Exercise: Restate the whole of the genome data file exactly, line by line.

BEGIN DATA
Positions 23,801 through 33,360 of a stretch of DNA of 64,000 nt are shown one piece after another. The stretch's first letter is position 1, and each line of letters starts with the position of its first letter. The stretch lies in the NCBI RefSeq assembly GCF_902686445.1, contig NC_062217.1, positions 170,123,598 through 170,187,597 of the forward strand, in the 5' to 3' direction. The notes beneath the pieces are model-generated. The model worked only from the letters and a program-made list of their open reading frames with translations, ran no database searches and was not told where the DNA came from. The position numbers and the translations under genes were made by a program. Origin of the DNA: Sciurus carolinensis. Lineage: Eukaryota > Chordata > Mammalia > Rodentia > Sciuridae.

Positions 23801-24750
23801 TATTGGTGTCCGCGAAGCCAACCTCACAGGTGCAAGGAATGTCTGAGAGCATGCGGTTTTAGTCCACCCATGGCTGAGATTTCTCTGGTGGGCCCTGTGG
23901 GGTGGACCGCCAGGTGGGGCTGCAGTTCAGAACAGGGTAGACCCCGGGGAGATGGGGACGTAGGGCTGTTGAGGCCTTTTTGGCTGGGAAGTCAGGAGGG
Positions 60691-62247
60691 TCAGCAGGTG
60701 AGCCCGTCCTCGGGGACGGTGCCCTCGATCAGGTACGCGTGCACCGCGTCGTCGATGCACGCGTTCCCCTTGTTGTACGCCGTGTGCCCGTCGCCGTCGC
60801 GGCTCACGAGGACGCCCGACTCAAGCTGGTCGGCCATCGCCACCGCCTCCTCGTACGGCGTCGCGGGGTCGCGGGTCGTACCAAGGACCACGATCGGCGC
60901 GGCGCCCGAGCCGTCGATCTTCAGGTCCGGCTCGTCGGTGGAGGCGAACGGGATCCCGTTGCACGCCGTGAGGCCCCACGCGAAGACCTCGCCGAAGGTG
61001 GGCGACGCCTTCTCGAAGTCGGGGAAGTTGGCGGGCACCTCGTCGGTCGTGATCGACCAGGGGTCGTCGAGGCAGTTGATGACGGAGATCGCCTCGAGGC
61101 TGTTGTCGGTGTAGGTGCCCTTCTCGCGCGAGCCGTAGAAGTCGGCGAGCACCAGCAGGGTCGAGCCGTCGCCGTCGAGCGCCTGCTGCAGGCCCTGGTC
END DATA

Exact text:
Positions 23,801 through 33,360 of a stretch of DNA of 64,000 nt are shown one piece after another. The stretch's first letter is position 1, and each line of letters starts with the position of its first letter. The stretch lies in the NCBI RefSeq assembly GCF_902686445.1, contig NC_062217.1, positions 170,123,598 through 170,187,597 of the forward strand, in the 5' to 3' direction. The notes beneath the pieces are model-generated. The model worked only from the letters and a program-made list of their open reading frames with translations, ran no database searches and was not told where the DNA came from. The position numbers and the translations under genes were made by a program. Origin of the DNA: Sciurus carolinensis. Lineage: Eukaryota > Chordata > Mammalia > Rodentia > Sciuridae.

Positions 23801-24750
23801 TATTGGTGTCCGCGAAGCCAACCTCACAGGTGCAAGGAATGTCTGAGAGCATGCGGTTTTAGTCCACCCATGGCTGAGATTTCTCTGGTGGGCCCTGTGG
23901 GGTGGACCGCCAGGTGGGGCTGCAGTTCAGAACAGGGTAGACCCCGGGGAGATGGGGACGTAGGGCTGTTGAGGCCTTTTTGGCTGGGAAGTCAGGAGGG
Positions 60691-62247
60691 TCAGCAGGTG
60701 AGCCCGTCCTCGGGGACGGTGCCCTCGATCAGGTACGCGTGCACCGCGTCGTCGATGCACGCGTTCCCCTTGTTGTACGCCGTGTGCCCGTCGCCGTCGC
60801 GGCTCACGAGGACGCCCGACTCAAGCTGGTCGGCCATCGCCACCGCCTCCTCGTACGGCGTCGCGGGGTCGCGGGTCGTACCAAGGACCACGATCGGCGC
60901 GGCGCCCGAGCCGTCGATCTTCAGGTCCGGCTCGTCGGTGGAGGCGAACGGGATCCCGTTGCACGCCGTGAGGCCCCACGCGAAGACCTCGCCGAAGGTG
61001 GGCGACGCCTTCTCGAAGTCGGGGAAGTTGGCGGGCACCTCGTCGGTCGTGATCGACCAGGGGTCGTCGAGGCAGTTGATGACGGAGATCGCCTCGAGGC
61101 TGTTGTCGGTGTAGGTGCCCTTCTCGCGCGAGCCGTAGAAGTCGGCGAGCACCAGCAGGGTCGAGCCGTCGCCGTCGAGCGCCTGCTGCAGGCCCTGGTC